With Republicans in power in Washington, media lobbyists expect their mergers to move through the system much more easily than they did under Democrats, who often consented to corporate combinations only in exchange for public-interest requirements.
Without an antitrust chief in place, it's unclear exactly how George W. Bush's administration will handle media mergers. The public's earliest chance to see how the administration thinks will be when the FCC makes a decision later this year on News Corp.'s purchase of Chris-Craft's eight TV stations; another chance may be News Corp.'s purchase of satellite TV company DirecTV.
News Corp.'s Chris-Craft purchase faces some regulatory concerns-such as an FCC rule limiting foreign ownership of U.S. companies and another forbidding cross ownership of TV stations and newspapers in the same market (New York City in this case)-but it should fare better in a more deregulatory environment.
Some mergers that closed during the Clinton administration ended up with conditions. Just before the White House changed hands, the Federal Trade Commission and the FCC required AOL Time Warner to open its cable networks to competitors that want to offer high-speed Internet service, forbade the company from imposing content limits on interactive-TV services, and placed restrictions on advanced instant-messaging services.
Regulatory agencies during the Clinton administration also approved AT&T's purchase of first Tele-Communications Inc. and then Media One but imposed strict conditions on what the company would have to spin off in order to stay within the bounds of agreements struck with the agencies. AT&T has been lobbying Congress to rid itself of some of the rules that would force it to divest some holdings, but so far to no avail.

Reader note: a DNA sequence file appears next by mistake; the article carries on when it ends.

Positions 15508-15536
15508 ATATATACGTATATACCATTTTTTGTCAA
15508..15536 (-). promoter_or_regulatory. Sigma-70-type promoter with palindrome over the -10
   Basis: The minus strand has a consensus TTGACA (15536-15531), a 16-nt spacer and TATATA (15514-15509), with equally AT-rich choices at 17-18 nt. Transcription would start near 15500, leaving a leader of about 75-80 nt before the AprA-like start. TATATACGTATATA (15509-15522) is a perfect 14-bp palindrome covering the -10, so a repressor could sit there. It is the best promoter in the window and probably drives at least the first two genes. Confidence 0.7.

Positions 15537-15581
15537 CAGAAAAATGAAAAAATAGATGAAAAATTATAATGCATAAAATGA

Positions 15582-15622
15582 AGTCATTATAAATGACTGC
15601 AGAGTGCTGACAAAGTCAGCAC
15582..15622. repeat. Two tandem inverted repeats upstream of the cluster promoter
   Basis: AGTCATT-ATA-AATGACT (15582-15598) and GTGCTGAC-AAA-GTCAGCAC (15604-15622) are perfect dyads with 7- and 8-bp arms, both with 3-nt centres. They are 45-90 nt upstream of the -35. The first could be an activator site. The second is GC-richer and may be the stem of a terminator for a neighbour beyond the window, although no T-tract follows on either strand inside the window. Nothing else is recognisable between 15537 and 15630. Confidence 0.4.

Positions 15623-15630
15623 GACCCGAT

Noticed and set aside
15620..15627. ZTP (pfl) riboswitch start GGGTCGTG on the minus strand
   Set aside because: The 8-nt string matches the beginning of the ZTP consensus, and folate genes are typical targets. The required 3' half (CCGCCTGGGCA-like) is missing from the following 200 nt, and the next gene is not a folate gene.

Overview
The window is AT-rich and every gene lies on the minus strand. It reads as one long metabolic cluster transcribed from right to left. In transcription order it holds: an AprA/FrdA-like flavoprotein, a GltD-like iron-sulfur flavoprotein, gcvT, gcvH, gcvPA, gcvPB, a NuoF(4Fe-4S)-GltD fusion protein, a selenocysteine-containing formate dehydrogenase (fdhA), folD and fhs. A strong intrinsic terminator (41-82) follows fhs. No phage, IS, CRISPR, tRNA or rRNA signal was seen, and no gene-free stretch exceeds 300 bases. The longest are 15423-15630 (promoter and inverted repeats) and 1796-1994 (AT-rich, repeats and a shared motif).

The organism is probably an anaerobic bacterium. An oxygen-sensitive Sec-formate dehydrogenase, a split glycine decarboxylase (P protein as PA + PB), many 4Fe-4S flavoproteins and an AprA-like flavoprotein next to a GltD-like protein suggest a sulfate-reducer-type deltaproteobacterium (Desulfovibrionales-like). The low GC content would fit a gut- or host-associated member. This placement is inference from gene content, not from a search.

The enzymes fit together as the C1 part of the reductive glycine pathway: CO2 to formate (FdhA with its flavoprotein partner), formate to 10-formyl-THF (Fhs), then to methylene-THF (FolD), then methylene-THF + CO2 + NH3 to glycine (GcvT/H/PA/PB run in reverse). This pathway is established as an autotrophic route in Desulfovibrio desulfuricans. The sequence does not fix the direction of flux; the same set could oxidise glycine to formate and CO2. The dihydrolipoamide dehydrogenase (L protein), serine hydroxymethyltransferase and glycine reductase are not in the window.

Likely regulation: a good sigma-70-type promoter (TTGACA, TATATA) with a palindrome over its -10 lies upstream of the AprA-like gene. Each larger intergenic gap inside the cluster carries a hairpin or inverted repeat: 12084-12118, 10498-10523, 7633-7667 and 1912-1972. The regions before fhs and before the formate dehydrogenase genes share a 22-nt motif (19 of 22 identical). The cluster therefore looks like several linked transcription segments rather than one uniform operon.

Industry executives hope they will be able to move deals through the regulatory gauntlet faster and with less scrutiny now that Republicans are in power both in the White House and in Congress. Execs are encouraged by the rise of former antitrust attorney and FCC Commissioner Michael Powell to the agency's chair. While a commissioner, Powell gave several speeches with a deregulatory bent, and he is a clear champion of the free market.
Powell will be intimately involved in Congressional efforts this year to reform the FCC. Both Senate Commerce Committee Chairman John McCain (R-Ariz.) and House Energy and Commerce Committee Chairman Billy Tauzin (R-La.) say it's their top legislative priority this year. Both men are enthusiastic supporters of Powell, and McCain has been Powell's congressional champion. With the three all focused on changing the agency, it's a sure bet something will get done.
Action is expected on a bill, sponsored by Reps. Richard Burr (R-N.C.) and Chip Pickering (R-Miss.), setting time limits for the FCC's reviews of mergers, says Ken Johnson, committee spokesman.
Last year, Burr and Pickering introduced similar legislation, but it didn't pass. Sens. Mike DeWine (R-Ohio) and Herb Kohl (D-Wis.) managed to get a time-limits bill through the Senate Judiciary Committee, but it never made it to the Senate floor. Sources say Sen. Ernest Hollings (D-S.C.), the powerful ranking member on the Senate Commerce Committee, made sure the bill never saw the light of day. With Hollings still ranking high on Commerce, similar efforts this year are likely to meet with the same result, unless perhaps Hollings has another piece of legislation he would like to push through in exchange.
Merger-review deadlines hold no appeal for Powell. Although he admits the FCC could use some changes, he's not a strong backer of deadlines on reviews.
"I am not necessarily in favor of prophylactic time limits..I really hope we will be able to increase the pace," he told the press.
However, the speed at which mergers are approved isn't fully in the FCC's hands. Typically, the agency waits until the antitrust outfits-the Department of Justice or the Federal Trade Commission, depending on the merger-complete their review, which usually takes some months. Once that's complete, the FCC will add its two cents.
Whether 2001 will prove to be a big year for media mergers is uncertain. With an economic downturn looming, only a few big media companies left, and the Internet bubble burst, the question remains: What's left to buy and who can afford it?
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